Backfired: Activists verbally attack Dallas police oversight board they helped create, call for resignation of chair

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DALLAS, TX – In a city where activists fought for a community oversight board, some are now claiming that the board they helped create is not doing the job they were expected to do.

Some of these individuals have even called for the resignation of the chairman they once supported. In response, the chairman, Jesuorobo Enobakhare defended the work he and his colleagues have done so far.

On Tuesday, November 15th, a woman gave a testimony claiming to be a victim of police brutality. Her speech highlighted the challenges that the Dallas Community Police Oversight Board face.

Enobakhare agrees that some improvements are needed in the oversight program, but again, defended the work that the board has done.

The woman, Michelle Spencer, told the board about the injuries she sustained in what she is claiming was a wrongful arrest back in May of 2021. She said that as a result of the arrest she lost her home and two jobs. She said:

“I have since been acquitted of all charges and apologies have been given from the other parties but it still does not erase, take away what we have endured. I spent a year, a whole year. We lost everything.”

The Dallas Police Internal Affairs nor the oversight board took action in response to her claims. However, the Office of Community Police Oversight, which does report to the oversight board, did conduct and independent investigation of the woman’s claims.

There was reportedly no body camera footage from the arrest and the officers involved allegedly declined to talk to the oversight investigator. Member John Mark Davidson said:

“We’ve seen too many cases where there’s no body worn camera footage.”

In addition to that statement, other board members have complained about the lack of information available to them on which to make the necessary judgments.

As of this writing, every Dallas patrol officer has a body worn camera, but according to officials, the officers involved with Spencer back in 2021 did not.

Although the officers declined to speak with the board investigator, some other witnesses who did speak said Spencer was in fact the aggressor. Board Member David Kitner said:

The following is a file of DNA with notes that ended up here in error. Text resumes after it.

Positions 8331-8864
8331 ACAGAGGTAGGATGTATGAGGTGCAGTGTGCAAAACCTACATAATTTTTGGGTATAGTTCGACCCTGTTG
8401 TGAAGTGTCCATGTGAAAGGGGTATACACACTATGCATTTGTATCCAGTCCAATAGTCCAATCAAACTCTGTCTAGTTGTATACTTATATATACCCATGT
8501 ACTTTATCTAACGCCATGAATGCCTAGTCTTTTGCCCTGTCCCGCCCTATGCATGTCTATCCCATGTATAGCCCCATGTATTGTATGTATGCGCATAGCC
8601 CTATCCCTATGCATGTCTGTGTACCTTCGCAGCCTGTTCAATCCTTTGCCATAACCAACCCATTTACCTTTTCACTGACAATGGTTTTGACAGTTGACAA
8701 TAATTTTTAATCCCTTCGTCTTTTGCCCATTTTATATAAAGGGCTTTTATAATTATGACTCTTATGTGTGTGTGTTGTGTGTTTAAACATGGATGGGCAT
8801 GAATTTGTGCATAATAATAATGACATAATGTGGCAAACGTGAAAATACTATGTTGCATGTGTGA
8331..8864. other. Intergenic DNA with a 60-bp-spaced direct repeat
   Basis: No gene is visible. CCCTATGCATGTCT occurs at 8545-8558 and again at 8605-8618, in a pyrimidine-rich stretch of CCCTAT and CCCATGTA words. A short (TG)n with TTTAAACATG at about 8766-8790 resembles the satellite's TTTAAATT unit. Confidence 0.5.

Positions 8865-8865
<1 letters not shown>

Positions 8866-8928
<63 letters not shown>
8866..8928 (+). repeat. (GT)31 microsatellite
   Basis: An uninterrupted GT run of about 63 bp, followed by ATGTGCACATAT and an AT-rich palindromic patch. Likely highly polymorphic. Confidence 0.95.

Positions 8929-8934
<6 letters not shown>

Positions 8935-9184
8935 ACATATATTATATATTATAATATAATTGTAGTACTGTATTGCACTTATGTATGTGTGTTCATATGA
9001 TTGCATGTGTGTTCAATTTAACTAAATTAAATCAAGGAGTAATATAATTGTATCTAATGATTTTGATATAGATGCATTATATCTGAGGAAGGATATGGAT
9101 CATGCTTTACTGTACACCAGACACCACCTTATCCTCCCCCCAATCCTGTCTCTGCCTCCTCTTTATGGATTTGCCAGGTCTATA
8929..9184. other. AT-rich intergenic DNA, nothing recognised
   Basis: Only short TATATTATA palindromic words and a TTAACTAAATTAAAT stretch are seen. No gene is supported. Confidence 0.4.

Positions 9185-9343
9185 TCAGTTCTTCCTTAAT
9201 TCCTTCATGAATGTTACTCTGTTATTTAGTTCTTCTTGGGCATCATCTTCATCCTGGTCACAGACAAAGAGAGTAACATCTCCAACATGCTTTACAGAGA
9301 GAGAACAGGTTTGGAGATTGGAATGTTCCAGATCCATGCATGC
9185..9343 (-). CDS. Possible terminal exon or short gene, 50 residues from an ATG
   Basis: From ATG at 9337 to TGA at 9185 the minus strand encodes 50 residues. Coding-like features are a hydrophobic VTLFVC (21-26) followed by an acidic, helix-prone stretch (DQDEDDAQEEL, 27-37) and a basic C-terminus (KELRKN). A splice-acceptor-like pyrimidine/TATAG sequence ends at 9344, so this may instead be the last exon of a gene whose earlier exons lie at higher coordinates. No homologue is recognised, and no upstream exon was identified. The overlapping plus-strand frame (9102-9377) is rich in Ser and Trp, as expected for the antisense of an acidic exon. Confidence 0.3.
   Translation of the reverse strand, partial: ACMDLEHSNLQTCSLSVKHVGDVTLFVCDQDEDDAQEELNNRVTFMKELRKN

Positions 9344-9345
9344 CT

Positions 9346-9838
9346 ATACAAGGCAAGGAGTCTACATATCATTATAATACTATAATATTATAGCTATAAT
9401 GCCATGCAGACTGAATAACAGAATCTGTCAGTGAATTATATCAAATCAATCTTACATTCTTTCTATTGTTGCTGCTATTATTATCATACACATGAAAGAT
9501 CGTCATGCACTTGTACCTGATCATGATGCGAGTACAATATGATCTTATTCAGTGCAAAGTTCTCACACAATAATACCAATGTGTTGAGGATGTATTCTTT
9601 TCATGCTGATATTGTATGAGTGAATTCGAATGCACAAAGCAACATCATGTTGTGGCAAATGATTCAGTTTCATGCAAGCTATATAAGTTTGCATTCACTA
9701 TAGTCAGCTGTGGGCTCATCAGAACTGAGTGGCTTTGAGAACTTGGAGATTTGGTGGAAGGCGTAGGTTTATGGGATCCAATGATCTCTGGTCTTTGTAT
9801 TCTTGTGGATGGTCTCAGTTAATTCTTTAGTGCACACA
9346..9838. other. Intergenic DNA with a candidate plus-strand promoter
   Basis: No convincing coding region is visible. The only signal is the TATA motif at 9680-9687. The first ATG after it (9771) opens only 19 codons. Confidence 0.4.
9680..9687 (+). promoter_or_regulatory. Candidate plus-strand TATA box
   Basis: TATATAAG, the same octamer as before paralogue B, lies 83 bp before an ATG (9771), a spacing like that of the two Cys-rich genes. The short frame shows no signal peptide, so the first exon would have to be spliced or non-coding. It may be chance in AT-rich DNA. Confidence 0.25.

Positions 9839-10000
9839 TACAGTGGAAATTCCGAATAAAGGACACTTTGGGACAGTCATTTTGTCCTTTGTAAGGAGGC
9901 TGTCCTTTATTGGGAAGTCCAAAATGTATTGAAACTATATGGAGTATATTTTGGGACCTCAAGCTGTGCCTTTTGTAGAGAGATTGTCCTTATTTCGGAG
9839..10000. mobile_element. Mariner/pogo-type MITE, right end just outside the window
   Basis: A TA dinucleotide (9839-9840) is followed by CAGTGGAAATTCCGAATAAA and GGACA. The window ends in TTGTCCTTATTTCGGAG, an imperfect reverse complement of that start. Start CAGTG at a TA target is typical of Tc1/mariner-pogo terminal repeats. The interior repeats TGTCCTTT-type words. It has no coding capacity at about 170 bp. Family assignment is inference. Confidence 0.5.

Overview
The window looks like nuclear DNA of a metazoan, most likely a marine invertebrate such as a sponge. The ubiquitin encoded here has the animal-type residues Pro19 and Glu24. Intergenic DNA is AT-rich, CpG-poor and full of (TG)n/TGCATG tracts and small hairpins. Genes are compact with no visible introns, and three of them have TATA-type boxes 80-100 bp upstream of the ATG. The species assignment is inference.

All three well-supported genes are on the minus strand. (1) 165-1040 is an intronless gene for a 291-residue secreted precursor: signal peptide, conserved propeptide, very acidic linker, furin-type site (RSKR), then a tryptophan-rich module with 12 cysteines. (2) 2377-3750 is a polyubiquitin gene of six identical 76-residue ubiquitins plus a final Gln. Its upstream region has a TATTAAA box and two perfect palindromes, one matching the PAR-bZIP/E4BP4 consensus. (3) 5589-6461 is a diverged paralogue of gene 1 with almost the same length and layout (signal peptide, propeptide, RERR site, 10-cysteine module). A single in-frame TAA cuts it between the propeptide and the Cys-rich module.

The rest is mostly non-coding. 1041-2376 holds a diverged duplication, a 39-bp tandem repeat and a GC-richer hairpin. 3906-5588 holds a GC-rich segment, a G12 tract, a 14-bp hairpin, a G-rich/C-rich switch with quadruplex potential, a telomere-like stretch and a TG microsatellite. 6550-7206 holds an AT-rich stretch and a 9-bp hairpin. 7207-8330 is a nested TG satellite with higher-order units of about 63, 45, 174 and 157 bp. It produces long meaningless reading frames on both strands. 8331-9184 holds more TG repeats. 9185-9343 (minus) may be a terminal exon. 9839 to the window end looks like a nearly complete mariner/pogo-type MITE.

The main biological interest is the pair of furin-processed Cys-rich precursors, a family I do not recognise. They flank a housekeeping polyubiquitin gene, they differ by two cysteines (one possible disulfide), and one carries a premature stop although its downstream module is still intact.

“I think we’re very disadvantaged in these things without the power to subpoena officers. It makes us very powerless in these situations to do the job we’re supposed to do.”

https://fundourpolice.com/

Several of the activists who lobbied the Dallas City Council for years to form a stronger oversight board with staff to conduct investigations verbally attacked the board for its work, or lack there of. Activist Tamara Neal said:

“You have forgotten why you exist. We feel that the process is too political and politicized and we’re done.”

Activist Changa Higgins said that the chairman of the oversight board meets frequently with the police chief but claims that he has failed to create a promised advisory committee with outside subject matter experts. Higgins added:

“When you don’t have a technical advisory component, you only can talk to the police department.”

Activist Dominique Alexander took it a step further in his critique of Enobakhare, stating:

“I officially call for the resignation of the board chair effective immediately.”

In response to these calls, Enobakhare said that he would purse the creation of the technical advisory committee, but he will not resign. Dallas Police Chief Eddie Garcia declined to interview, but a police spokesperson said that he supports community oversight.

The spokesperson said that current rules include no punishment for police officers who decline to participate with the oversight board. Board Member Jose Rivas said:

“If we want change, you have got to get with your council members because this board is willing to do the hard work.”

Enobakhare was not available for an interview, but Board Member Brandon Friedman spoke in his place and said that many other cities that have community oversight lack the power of independent investigations from an oversight office which Dallas has. He added:

“We have one of the stronger police oversight boards in the country and I’m very proud of that and I think it serves the community of Dallas very well. But, of course there are always things we could do better. I think having subpoena power to compel officers to be involved in these oversight investigations would be a big first step.”

Friedman said that other requested information from the police department has not always been provided, adding:

“If it were easier for us to get information from the police department, that would be really great.”

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